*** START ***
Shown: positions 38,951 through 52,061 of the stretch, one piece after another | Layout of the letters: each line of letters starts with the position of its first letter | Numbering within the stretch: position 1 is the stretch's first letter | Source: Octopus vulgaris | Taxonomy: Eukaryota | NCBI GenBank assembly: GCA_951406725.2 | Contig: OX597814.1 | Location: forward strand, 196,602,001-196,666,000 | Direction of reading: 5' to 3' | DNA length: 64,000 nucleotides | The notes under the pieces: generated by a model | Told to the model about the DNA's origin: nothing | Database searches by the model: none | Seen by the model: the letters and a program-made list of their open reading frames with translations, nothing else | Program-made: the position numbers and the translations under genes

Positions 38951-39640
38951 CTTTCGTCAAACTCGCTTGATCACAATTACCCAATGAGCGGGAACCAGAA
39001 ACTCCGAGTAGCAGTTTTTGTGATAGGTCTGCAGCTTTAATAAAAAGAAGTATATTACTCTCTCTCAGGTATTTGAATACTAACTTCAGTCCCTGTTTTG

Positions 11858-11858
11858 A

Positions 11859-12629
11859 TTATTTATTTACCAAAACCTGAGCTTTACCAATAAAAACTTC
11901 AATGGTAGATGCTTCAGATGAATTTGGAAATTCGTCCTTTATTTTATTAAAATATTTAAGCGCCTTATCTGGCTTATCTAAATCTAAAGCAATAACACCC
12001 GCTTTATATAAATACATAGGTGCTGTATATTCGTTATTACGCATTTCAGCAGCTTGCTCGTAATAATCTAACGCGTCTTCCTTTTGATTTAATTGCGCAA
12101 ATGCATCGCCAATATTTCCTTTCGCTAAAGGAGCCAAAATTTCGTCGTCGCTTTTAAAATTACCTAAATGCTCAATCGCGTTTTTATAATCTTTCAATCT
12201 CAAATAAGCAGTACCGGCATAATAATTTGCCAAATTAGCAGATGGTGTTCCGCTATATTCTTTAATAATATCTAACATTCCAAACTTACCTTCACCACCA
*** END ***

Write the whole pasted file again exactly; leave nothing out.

Shown: positions 38,951 through 52,061 of the stretch, one piece after another | Layout of the letters: each line of letters starts with the position of its first letter | Numbering within the stretch: position 1 is the stretch's first letter | Source: Octopus vulgaris | Taxonomy: Eukaryota | NCBI GenBank assembly: GCA_951406725.2 | Contig: OX597814.1 | Location: forward strand, 196,602,001-196,666,000 | Direction of reading: 5' to 3' | DNA length: 64,000 nucleotides | The notes under the pieces: generated by a model | Told to the model about the DNA's origin: nothing | Database searches by the model: none | Seen by the model: the letters and a program-made list of their open reading frames with translations, nothing else | Program-made: the position numbers and the translations under genes

Positions 38951-39640
38951 CTTTCGTCAAACTCGCTTGATCACAATTACCCAATGAGCGGGAACCAGAA
39001 ACTCCGAGTAGCAGTTTTTGTGATAGGTCTGCAGCTTTAATAAAAAGAAGTATATTACTCTCTCTCAGGTATTTGAATACTAACTTCAGTCCCTGTTTTG

Positions 11858-11858
11858 A

Positions 11859-12629
11859 TTATTTATTTACCAAAACCTGAGCTTTACCAATAAAAACTTC
11901 AATGGTAGATGCTTCAGATGAATTTGGAAATTCGTCCTTTATTTTATTAAAATATTTAAGCGCCTTATCTGGCTTATCTAAATCTAAAGCAATAACACCC
12001 GCTTTATATAAATACATAGGTGCTGTATATTCGTTATTACGCATTTCAGCAGCTTGCTCGTAATAATCTAACGCGTCTTCCTTTTGATTTAATTGCGCAA
12101 ATGCATCGCCAATATTTCCTTTCGCTAAAGGAGCCAAAATTTCGTCGTCGCTTTTAAAATTACCTAAATGCTCAATCGCGTTTTTATAATCTTTCAATCT
12201 CAAATAAGCAGTACCGGCATAATAATTTGCCAAATTAGCAGATGGTGTTCCGCTATATTCTTTAATAATATCTAACATTCCAAACTTACCTTCACCACCA